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Can you get COVID19 from a swimming pool?

The CDC recently released guidelines for reopening swimming pool and recreation facilities with pools. 

However, we have had triathletes and swimmers ask “Can I still get COVID19 from a swimming pool?” Or “Won’t the chlorine in the pool kill COVID19?”

The guidelines focus on the increasing frequency of cleaning and disinfecting common area as other preventative measures in and around swimming pools.

That’s a reasonable question and the short answer is that swimming, in general, is a low-risk activity for exposure to COVID19. But that exposure risk really depends on a few factors.

The good news is that there aren’t any studies I could find that shows transmission or infections of COVID19 from a swimming pool.

The bad news?

These studies just haven’t been done. But we can take a look and determine the relative risks of contracting COVID19 from a swimming pool.

There’s been one study funded by a pool chemical company that looked at the risk of COVID19 from swimming pools. It’s more of a review and position paper rather than a true data-driven study, but the lead author, Dr Romano Spica, Professor of Hygiene at the University of Rome, has a history of studying pool-related hygiene issues, so I’d consider him a good authority on this topic.


It really depends on the activity in the pool.

From a “relative” risk standpoint, I think we can order these swimming pool activities from low to high risk like so:

  • Lap swimming single lane – Lowest risk
  • Lap swimming multiple swimmers in a lane – low risk
  • Water Aerobics/ Pool Therapy classes – social distancing – low to medium risk
  • Water Aerobics/ Pool Therapy classes – no social distancing – medium risk
  • Swim practice/ Masters swim with prescribed swim interval sets with rest – Medium risk
  • Open pool – children playing, no social distancing – high risk
  • Water Polo – high risk

We know that COVID19 is usually spread by respiratory droplets. Talking, sneezing, coughing and even singing have all been shown to spread these respiratory droplets and potentially COVID19. But COVID19 has also been found in other bodily fluids such as saliva, urine and stool, which means other modes of transmission of the virus.

Swimmer social distancing in the pool

For triathletes and swimmers, each exhale is done into the water while each inhaled breath is taken by turning the head out of the water (if you’re doing it correctly), so respiratory droplets with COVID19 would be forcibly exhaled into the pool water. The good news is that the turbulence of the water from swimming would disperse these respiratory droplets pretty quickly .

Let’s break down your risks of getting COVID19 from a swimming pool:


Chlorine and other pool chemicals are used to disinfect pool water. It doesn’t mean that chlorine disinfected 100% of viruses, bacterias or other microbes, but it does sustantially decrease the number of microbes you can be exposed to while swimming.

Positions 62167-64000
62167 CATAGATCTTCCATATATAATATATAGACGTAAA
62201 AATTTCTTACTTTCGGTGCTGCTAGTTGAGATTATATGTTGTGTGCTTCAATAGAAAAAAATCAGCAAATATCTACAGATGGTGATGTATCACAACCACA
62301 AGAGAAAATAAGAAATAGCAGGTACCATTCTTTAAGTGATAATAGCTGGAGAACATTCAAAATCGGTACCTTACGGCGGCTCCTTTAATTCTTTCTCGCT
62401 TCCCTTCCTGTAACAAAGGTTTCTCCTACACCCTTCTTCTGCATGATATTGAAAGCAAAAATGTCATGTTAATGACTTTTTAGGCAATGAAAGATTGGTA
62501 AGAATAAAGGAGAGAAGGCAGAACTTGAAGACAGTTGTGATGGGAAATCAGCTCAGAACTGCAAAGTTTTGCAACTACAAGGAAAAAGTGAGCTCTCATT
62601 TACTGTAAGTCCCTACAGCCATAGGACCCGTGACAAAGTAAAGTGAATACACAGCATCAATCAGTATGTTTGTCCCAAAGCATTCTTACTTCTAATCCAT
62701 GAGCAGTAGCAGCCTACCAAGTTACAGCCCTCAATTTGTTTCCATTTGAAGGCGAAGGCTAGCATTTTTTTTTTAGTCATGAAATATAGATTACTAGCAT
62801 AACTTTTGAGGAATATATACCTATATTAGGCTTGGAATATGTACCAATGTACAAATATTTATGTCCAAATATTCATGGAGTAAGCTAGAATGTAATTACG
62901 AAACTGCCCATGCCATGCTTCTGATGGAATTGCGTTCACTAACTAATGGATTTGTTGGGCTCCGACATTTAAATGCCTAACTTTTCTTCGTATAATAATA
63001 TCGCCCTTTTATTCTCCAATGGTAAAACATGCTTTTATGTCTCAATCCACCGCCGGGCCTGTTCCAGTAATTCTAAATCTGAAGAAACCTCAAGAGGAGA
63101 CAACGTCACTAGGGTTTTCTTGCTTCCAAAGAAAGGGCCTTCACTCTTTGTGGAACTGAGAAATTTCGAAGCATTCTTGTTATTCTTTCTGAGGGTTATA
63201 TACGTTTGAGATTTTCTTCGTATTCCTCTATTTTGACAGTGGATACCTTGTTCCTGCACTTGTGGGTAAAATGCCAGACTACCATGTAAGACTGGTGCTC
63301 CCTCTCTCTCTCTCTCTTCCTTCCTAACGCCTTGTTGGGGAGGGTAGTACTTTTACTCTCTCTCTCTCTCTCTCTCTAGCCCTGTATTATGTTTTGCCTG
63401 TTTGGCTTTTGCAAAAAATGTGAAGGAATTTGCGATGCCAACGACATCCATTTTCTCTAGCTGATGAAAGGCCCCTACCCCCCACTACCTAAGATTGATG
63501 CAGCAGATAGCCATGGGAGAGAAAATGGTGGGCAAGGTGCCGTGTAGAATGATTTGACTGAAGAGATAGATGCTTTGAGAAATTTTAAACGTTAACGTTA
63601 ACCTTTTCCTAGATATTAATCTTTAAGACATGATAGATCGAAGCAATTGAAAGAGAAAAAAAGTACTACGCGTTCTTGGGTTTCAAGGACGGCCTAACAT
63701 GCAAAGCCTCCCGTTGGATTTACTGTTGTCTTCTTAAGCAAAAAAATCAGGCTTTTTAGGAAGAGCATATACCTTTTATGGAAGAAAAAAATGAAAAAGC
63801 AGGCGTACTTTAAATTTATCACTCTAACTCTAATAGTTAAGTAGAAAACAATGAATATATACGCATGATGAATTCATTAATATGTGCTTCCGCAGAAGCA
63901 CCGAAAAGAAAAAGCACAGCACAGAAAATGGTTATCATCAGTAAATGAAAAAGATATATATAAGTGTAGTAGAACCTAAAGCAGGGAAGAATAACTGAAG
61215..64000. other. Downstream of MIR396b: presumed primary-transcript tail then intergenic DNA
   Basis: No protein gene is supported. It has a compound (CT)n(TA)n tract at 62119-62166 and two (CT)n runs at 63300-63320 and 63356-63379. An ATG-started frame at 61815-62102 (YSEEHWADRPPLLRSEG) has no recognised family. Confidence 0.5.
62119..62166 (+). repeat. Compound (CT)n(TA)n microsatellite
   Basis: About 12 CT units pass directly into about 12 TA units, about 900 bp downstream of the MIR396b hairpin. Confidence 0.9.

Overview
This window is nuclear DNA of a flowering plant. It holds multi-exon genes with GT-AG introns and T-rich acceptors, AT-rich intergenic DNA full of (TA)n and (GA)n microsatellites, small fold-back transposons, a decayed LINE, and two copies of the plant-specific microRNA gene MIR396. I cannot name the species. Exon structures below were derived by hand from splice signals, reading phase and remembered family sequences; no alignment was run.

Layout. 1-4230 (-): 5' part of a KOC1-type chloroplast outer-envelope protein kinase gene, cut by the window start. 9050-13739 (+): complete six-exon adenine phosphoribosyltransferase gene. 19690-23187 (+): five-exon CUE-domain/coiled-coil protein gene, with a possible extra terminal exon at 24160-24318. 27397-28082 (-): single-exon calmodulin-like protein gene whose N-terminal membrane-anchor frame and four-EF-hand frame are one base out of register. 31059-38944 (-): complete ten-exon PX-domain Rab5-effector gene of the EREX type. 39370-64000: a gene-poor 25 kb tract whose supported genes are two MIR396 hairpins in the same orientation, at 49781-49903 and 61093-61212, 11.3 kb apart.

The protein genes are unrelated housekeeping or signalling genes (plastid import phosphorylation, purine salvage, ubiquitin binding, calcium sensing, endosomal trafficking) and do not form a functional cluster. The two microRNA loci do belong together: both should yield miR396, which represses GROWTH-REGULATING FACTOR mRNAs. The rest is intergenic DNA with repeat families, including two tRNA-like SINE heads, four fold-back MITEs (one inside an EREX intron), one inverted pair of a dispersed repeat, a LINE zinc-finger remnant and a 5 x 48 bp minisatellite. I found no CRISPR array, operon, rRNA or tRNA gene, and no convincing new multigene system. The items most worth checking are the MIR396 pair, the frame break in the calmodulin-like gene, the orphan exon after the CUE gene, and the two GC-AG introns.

But chlorine pool chemicals don’t completely eliminate the risk of COVID19 or other viral exposures while swimming.

That’s the reason why pools have the sign “no active diarrhea in the past 14 days” signs posted. Rotavirus outbreaks at pools do happen, just like on cruise ships and in schools

(links to news stories on pool infeciton, cruise ship infection and school outbreaks)


You’re more likely to contract COVID19 out of the pool than while in the pool swimming. The CDC is recommending that swimming pool and recreation facilities increase the frequency at which they clean the areas immediate around the pool (handrails, diving board) as well as common areas such as changing areas/locker rooms and restrooms.

Pools will probably restrict the use of chairs, lounge areas and other gathering and socializing areas in their initial reopening phase.

CDC is recommending that pools check with their pool chemical companies about using the highest allowable concentration of pool chemicals to increase the effectiveness of the chemicals in disinfecting the pool water. Pools are also being asked to make sure that the pool filtration systems are working up to maximum capacity.


If you have the choice between swimming in an outdoor pool or indoor pool, you’re at lower risk of catching COVID19 from an outdoor swimming pool for two reasons.

First, sunlight (UV radiation) has been shown to deactivate or disinfect the virus. Secondly, better air flow around outdoor pools would help disperse COVID19 respiratory droplets , decreasing the overall exposure to swimmers and others at the outdoor pool.

Swim meet pre-COVID19

Swimming pool and other recreational facilities may also implement COVID19 screening procedures including temperature checks or brief illness questionaries before being allowed to swim.


  1. Don’t swim when sick with fever, cough, sore throat or other COVID19 symptoms
  2. Don’t swim if you’ve recently been exposed to someone that tested positive for COVID19
  3. Don’t share googles, kickboards, fins or other swimming equipment.
  4. Practice social distancing in the pool and out of the pool. Swim one to a lane and don’t rest for long periods on the end wall of the pool. 
  5. Wash, wash, wash your hands BEFORE and AFTER swimming 
  6. Wear a mask when you’re out of the pool.

Swimming laps in a pool should be a very low-risk COVID19 activity. But be sure to follow social distancing out of the pool and proper hand hygiene.

And most importantly, stay healthy and get back to swim training!

Time to have fun in the pool again…